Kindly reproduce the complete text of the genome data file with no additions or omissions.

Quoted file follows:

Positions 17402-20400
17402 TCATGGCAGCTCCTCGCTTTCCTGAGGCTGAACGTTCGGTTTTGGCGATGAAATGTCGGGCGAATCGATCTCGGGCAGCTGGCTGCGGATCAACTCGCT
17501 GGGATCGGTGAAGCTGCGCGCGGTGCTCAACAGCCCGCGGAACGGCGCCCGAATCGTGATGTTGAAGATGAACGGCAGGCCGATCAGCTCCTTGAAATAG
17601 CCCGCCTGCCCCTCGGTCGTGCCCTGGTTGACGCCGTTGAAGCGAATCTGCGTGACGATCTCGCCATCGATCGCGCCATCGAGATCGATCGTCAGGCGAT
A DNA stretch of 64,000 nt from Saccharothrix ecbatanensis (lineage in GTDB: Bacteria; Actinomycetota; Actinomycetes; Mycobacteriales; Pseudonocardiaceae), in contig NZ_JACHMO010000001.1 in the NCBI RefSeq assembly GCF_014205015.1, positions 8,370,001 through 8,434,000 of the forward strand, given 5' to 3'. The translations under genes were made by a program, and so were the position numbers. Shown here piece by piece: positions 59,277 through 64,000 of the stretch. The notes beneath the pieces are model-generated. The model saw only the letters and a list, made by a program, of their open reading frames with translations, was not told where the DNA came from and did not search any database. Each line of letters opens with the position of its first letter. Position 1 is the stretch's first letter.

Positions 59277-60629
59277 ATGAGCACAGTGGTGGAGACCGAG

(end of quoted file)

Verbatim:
Positions 17402-20400
17402 TCATGGCAGCTCCTCGCTTTCCTGAGGCTGAACGTTCGGTTTTGGCGATGAAATGTCGGGCGAATCGATCTCGGGCAGCTGGCTGCGGATCAACTCGCT
17501 GGGATCGGTGAAGCTGCGCGCGGTGCTCAACAGCCCGCGGAACGGCGCCCGAATCGTGATGTTGAAGATGAACGGCAGGCCGATCAGCTCCTTGAAATAG
17601 CCCGCCTGCCCCTCGGTCGTGCCCTGGTTGACGCCGTTGAAGCGAATCTGCGTGACGATCTCGCCATCGATCGCGCCATCGAGATCGATCGTCAGGCGAT
A DNA stretch of 64,000 nt from Saccharothrix ecbatanensis (lineage in GTDB: Bacteria; Actinomycetota; Actinomycetes; Mycobacteriales; Pseudonocardiaceae), in contig NZ_JACHMO010000001.1 in the NCBI RefSeq assembly GCF_014205015.1, positions 8,370,001 through 8,434,000 of the forward strand, given 5' to 3'. The translations under genes were made by a program, and so were the position numbers. Shown here piece by piece: positions 59,277 through 64,000 of the stretch. The notes beneath the pieces are model-generated. The model saw only the letters and a list, made by a program, of their open reading frames with translations, was not told where the DNA came from and did not search any database. Each line of letters opens with the position of its first letter. Position 1 is the stretch's first letter.

Positions 59277-60629
59277 ATGAGCACAGTGGTGGAGACCGAG